'The Manchurian President': Conspiracy Theories, Birtherism, and Guilt by Association

I recently profiled WorldNetDaily reporter Aaron Klein and his history of whitewashing right-wing extremists here at Huffington Post. That provoked Klein into admitting he's a sympathizer of the views of Meir Kahane, linked to violent incidents such as the Tomb of the Patriarchs massacre -- but not, he claims, the "extremists" in the Kahane Chai movement, the direct descendant of Kahane's Kach movement (also outlawed in Israel).

Klein has yet to explain which Kahanist views he holds and which he rejects; given that the entire Kach/Kahane Chai movement was outlawed, not just the "extremist" parts, it's a little difficult to pick and choose.

Am I unfairly tarring Klein with links to far-right extremists in Israel (even though Klein has admitted his Kahanist sympathies)? Well, Klein engages in a more blatant game of guilt by association in his new WND-published book The Manchurian President: Barack Obama's Ties to Communists, Socialists and Other Anti-American Extremists.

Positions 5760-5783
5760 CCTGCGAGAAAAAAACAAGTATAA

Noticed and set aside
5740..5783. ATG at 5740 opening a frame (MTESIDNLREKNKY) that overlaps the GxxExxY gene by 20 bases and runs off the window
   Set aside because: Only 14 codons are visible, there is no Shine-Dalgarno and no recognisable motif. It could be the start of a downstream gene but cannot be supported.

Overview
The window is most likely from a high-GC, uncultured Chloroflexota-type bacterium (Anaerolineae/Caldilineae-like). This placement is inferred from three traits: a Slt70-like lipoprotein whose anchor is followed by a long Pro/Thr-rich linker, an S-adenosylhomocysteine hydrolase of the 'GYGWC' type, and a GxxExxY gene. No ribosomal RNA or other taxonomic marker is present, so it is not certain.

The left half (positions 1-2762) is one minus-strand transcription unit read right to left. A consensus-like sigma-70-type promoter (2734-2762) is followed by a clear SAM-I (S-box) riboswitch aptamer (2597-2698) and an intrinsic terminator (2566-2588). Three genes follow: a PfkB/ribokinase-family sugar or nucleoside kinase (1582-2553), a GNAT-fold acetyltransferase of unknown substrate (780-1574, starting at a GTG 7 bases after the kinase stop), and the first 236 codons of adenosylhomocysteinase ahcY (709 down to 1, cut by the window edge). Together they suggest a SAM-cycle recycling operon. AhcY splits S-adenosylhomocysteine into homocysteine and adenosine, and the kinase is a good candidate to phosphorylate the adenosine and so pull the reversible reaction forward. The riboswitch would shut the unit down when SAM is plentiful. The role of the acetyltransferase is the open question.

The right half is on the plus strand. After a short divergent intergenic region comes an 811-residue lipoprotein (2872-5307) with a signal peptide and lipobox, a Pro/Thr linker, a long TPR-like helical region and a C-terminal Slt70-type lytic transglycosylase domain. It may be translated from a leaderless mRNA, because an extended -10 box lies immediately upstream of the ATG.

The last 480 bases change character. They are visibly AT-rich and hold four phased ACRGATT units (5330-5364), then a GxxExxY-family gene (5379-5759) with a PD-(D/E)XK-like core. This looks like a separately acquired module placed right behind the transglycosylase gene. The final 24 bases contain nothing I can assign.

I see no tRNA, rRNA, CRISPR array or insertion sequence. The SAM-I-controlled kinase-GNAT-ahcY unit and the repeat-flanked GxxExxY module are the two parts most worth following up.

The title pretty much sums up the goal of the book: guilt by association. Unlike Klein declaration of Kahanist sympathies, however, Obama has never explicitly aligned himself with communism and socialism.

Nowhere is his guilt-by-association operation more craven and desperate as when he tries to claim that Obama had "exposure to [William] Ayers' ideology" as a child when he attended Sunday school at a Unitarian church in Hawaii that allegedly harbored draft dodgers linked to the Ayers-led Students for a Democratic Society (SDS). But as Klein noted elsewhere in the chapter, the SDS splintered a good two years before Obama arrived at the church's Sunday school, and nowhere does Klein explain how "Ayers' ideology" supposedly made it into the Sunday school curriculum.

And the dishonesty of the whole enterprise is exemplified the laughable claim in the book's introduction by Klein and co-author Brenda J. Elliott that "We do not believe in 'guilt by association.'"

Guilt by association is all Klein's book has to offer. He also embraces birther conspiracies and peddles the discredited claim that Ayers ghost-wrote Obama's memoir Dreams From My Father.